This week at the Carrot Ranch Charli Mills challenged writer to In 99 words (no more, no less) write a story about old world charm. It can be nostalgic or irreverent. You can invent an “old world,” return to migrant roots or recall ancient times. Go where the prompt leads you!
Born mid-way last century and unlikely to see the middle of this, from this angle anyway, I have to admit that I’m of the ‘old world’. The young ones think I’m ancient.
When my daughter, now an adult herself and ‘old’ to younger eyes, was but a child, she often asked me to tell her what life was like ‘in the olden days’ when I was a child. She even asked what the dinosaurs were like!
Although she teased, it has become entrenched in family lore. (Most family members have been obsessed by dinosaurs at some time — perhaps in the hope of locating ancestors?) But perhaps the juxtaposition is not that unlikely if one has not yet developed an understanding of the evolutionary timeline.
I’ve always appreciated the quote, often mistakenly attributed to Einstein, that says the only reason we have time is to prevent everything happening at once. There is another that questions whether, if a tree was to fall in the forest and no one was there to hear it, would it make any sound?
Could it be that for children, until they develop a sense of time, anything that has occurred outside of their memory, prior to their birth, seems to have happened all at once in that long ago, old world time.
The first children to have been born this century are already reaching adult status but it is difficult for them to imagine life before mobile phones, text messaging, iPads, social media, the internet, instant information, streaming and video games, let alone television. Even for some of us who experienced those ‘olden days’, it can be difficult to remember just what it was like.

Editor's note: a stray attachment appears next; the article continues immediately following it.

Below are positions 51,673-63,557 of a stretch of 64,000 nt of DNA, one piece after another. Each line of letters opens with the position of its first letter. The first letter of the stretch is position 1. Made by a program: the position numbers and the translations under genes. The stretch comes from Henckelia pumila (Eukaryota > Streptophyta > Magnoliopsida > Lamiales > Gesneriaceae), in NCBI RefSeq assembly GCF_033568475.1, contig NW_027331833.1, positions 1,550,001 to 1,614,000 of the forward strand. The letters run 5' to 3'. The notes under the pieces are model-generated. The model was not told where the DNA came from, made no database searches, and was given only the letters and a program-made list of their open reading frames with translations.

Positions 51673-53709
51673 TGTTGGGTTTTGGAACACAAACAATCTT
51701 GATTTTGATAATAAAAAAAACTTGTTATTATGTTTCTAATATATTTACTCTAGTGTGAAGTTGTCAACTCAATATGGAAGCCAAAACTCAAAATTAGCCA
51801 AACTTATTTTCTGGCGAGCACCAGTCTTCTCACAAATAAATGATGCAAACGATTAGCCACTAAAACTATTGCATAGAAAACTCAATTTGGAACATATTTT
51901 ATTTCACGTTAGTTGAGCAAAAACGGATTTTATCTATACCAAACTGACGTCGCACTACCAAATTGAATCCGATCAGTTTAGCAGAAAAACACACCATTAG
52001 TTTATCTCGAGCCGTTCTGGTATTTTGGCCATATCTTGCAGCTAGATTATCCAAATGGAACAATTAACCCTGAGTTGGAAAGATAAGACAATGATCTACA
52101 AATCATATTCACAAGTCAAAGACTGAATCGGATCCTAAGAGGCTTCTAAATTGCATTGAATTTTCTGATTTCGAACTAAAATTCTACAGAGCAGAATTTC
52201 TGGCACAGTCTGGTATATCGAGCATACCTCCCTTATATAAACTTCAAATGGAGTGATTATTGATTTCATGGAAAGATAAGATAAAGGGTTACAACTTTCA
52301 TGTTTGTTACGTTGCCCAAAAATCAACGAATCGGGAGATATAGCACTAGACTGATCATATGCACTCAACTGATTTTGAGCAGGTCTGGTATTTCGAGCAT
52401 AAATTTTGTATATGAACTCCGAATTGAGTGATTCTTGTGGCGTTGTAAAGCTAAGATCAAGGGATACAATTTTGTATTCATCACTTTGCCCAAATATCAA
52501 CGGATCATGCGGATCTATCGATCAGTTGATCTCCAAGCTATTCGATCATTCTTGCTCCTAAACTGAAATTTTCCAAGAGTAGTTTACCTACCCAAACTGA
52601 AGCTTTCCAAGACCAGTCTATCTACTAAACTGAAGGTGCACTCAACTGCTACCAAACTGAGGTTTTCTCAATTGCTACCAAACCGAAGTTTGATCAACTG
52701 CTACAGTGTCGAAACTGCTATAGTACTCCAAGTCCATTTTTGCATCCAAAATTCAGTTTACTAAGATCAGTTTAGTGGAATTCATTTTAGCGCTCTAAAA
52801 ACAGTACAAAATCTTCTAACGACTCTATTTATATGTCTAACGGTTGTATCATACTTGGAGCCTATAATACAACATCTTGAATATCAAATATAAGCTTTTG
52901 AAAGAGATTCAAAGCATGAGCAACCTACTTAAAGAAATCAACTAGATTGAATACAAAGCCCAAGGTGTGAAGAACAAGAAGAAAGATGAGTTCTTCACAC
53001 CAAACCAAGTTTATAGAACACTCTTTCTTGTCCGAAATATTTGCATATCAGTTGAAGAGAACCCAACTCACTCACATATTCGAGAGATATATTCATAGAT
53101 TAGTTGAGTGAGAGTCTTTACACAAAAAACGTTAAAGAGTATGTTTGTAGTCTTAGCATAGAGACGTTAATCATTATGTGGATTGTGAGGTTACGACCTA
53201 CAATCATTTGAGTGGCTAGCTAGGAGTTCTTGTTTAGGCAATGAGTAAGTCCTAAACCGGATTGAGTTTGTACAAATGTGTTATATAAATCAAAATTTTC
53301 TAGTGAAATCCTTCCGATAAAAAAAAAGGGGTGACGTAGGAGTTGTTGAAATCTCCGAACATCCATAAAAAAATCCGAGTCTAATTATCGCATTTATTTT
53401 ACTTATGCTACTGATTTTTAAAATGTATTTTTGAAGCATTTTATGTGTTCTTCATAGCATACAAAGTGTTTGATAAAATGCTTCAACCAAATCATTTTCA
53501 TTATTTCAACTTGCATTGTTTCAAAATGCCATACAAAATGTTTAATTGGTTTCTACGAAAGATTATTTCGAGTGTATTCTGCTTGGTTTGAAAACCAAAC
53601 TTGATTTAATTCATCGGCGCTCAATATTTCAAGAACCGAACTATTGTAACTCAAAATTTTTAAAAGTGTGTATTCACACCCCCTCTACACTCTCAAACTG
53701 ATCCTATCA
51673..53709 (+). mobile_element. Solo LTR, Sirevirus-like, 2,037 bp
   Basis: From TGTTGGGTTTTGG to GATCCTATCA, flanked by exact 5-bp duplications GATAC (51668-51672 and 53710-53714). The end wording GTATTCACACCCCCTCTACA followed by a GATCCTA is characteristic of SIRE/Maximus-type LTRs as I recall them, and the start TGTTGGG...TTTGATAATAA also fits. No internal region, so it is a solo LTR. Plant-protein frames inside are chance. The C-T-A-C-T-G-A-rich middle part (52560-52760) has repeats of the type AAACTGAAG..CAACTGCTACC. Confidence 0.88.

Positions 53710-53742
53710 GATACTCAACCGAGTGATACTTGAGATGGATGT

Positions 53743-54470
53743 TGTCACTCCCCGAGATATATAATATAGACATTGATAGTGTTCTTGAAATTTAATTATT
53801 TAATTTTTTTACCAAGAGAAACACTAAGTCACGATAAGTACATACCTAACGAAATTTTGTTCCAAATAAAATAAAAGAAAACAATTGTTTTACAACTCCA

This video of children reacting to rotary phones may help you recall.
How did we meet up with friends when we didn’t have phones, never mind mobile phones? What did we do when we were waiting for an appointment or an event and we didn’t have our phones for entertainment? What did we do when we wanted to know something and we weren’t at the library, beside a set of encyclopedias, or someone knowledgeable? No wonder our parents answered our questions with statements such as; “Because it is” and admonished us for asking too many questions. No child should ever have their questions shut down now with answers just a button away.
This year marks the 50th anniversary of momentous events such as the Moon Landing, Woodstock, and my final year of school. I may not have roamed with the dinosaurs, but how life has changed since then. My story reflects back on time in that ‘old world’. I hope you like it.
So Last Century
“What did you play on the iPad when you were little, Grandma?”
“There weren’t any iPads when I was little.”
“We didn’t even have computers.”
“What? How did you watch movies? On your phone?”
Grandma laughed. “No, we couldn’t watch movies on our phones. They didn’t have screens. And we couldn’t carry them in our pockets either. We went to the cinema to watch movies. When I was really little, we didn’t even have television.”
“Wow! What did you do then?”
“Lots — played games, read books, made our own fun.”
“Can we play a game?”
“Of course, love.”
Thank you for reading. I appreciate your feedback. Please share your thoughts.